carefully balanced between left and right, and high and low elements of the
sky, the clouds and contrasting tones of the model’s flesh. While this
represents a departure from the blending of body and nature, it is a good
example of Swannell’s masterful skill at monochromatic composition.
Variations on Classic Portraiture
Swannell engages with elements of standard portraiture in the nudes, yet clearly the most striking images are those that maximise the model’s body shape, focussing on the nuances of muscular definition or curve, using the body’s contours to create new geometric forms as in ‘Emerging from Tree’ (1984), ‘Diagonal Nude’ (1982), and ‘Nude Behind Silk Series No 1’ (2004). These images demand much more from the observer, asking the viewing eye to see other forms beyond the immediate perceptions of body parts and primary non-living elements of the image.
either complete or broken is achieved in Swannell’s work with pairs of models.
In ‘Black Circle’ (1991) there is a nod both to Leonardo da Vinci’s timeless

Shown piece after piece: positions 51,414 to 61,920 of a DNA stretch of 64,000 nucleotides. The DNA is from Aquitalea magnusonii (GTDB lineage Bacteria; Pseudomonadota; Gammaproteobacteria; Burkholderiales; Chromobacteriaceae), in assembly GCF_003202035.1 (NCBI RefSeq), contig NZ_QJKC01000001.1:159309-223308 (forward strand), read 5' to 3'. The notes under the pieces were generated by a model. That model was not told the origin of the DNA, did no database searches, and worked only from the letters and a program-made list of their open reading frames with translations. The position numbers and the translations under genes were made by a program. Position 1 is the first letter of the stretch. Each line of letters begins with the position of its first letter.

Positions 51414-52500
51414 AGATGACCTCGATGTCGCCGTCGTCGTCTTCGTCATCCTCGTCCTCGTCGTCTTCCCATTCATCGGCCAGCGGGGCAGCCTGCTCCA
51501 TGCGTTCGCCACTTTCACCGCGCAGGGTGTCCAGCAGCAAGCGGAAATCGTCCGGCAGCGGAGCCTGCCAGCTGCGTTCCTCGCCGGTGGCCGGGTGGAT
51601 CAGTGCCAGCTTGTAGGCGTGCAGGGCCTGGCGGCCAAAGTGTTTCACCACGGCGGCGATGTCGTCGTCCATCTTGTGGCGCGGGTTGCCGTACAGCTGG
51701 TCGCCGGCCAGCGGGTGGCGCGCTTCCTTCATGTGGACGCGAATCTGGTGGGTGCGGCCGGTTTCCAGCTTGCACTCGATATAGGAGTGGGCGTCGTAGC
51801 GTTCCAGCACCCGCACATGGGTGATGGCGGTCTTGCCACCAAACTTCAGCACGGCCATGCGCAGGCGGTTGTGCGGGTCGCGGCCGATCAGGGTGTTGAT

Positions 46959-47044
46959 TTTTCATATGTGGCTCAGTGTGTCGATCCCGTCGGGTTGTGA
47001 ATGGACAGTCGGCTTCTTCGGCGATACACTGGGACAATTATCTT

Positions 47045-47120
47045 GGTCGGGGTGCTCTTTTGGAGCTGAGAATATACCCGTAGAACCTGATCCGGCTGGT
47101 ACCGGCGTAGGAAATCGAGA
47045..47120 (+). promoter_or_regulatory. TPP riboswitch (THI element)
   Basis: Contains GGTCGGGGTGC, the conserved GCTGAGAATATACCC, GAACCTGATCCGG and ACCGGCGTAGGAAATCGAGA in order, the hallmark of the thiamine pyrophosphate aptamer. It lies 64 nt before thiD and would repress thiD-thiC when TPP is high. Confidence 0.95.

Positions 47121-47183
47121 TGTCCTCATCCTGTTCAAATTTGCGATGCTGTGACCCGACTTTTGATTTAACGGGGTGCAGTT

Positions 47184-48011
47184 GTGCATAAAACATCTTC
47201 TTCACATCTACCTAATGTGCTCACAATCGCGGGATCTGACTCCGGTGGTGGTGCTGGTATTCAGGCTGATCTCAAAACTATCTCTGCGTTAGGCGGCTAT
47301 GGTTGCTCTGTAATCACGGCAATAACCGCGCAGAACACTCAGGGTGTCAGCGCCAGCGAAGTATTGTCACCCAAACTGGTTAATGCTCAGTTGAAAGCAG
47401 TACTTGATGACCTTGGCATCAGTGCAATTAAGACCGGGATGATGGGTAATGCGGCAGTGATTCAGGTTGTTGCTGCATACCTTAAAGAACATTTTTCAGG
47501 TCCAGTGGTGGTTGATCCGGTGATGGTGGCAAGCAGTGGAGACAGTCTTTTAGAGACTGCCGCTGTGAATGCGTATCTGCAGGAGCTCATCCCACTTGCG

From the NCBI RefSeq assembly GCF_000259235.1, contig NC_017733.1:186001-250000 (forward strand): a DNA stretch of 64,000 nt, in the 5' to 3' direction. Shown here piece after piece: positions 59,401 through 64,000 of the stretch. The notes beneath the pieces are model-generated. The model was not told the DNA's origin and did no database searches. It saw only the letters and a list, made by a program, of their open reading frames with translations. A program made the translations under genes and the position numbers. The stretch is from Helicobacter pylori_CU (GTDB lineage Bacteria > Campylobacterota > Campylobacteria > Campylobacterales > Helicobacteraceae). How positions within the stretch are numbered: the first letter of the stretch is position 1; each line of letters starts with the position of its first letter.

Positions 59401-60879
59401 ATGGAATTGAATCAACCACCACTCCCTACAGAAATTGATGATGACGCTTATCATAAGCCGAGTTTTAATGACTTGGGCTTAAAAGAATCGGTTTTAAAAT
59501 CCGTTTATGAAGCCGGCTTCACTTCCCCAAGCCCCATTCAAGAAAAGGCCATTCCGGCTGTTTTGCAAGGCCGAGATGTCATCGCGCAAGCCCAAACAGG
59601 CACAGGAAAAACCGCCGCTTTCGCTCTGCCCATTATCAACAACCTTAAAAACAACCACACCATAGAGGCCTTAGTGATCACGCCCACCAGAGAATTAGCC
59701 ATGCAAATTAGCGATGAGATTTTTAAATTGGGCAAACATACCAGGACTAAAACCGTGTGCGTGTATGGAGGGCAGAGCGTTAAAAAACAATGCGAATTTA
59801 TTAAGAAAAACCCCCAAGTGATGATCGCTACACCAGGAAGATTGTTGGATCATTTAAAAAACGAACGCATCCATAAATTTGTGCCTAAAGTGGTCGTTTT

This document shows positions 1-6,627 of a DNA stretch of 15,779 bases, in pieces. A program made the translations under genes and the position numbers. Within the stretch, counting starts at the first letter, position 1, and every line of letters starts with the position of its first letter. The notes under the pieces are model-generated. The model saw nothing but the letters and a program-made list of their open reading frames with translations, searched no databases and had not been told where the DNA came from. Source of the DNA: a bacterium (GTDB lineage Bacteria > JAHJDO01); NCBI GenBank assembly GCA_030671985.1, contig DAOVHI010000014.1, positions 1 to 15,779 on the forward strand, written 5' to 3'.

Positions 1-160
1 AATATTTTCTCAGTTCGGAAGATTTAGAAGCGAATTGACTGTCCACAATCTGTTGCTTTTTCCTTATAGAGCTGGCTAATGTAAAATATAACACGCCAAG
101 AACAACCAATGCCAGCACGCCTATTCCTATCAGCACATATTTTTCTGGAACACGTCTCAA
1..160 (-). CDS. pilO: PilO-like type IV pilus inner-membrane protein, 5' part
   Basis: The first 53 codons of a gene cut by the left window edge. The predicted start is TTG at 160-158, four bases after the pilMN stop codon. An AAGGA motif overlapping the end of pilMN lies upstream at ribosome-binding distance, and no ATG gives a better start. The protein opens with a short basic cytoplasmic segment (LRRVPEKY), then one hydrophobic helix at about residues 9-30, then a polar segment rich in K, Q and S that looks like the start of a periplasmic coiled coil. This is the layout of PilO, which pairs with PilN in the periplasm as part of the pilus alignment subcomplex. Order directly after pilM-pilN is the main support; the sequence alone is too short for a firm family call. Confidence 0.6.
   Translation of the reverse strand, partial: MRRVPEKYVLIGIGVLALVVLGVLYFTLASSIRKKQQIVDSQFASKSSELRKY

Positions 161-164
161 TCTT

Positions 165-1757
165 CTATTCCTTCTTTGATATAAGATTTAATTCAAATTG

‘Vitruvian Man’ and of course, the act of sexual congress – with layered bodies
on the bottom and the top, with the latter throwing back her shock of black
hair, adding texture to the pale and dark
– with the contrast of the black circle against the white background.
‘Fine Lines Plate 41’ (1978) has the same dynamic of contrast, with a one
dimensional black foreground, off-set by the contrast of the skin and the limbs
taking the viewer’s eye from left to right, into the white background. ‘Fine Lines’ (1977) is yet another
configuration of this, with two women standing with their backs to the camera,
the symmetry broken only by the arm extended at 45 degrees to touch her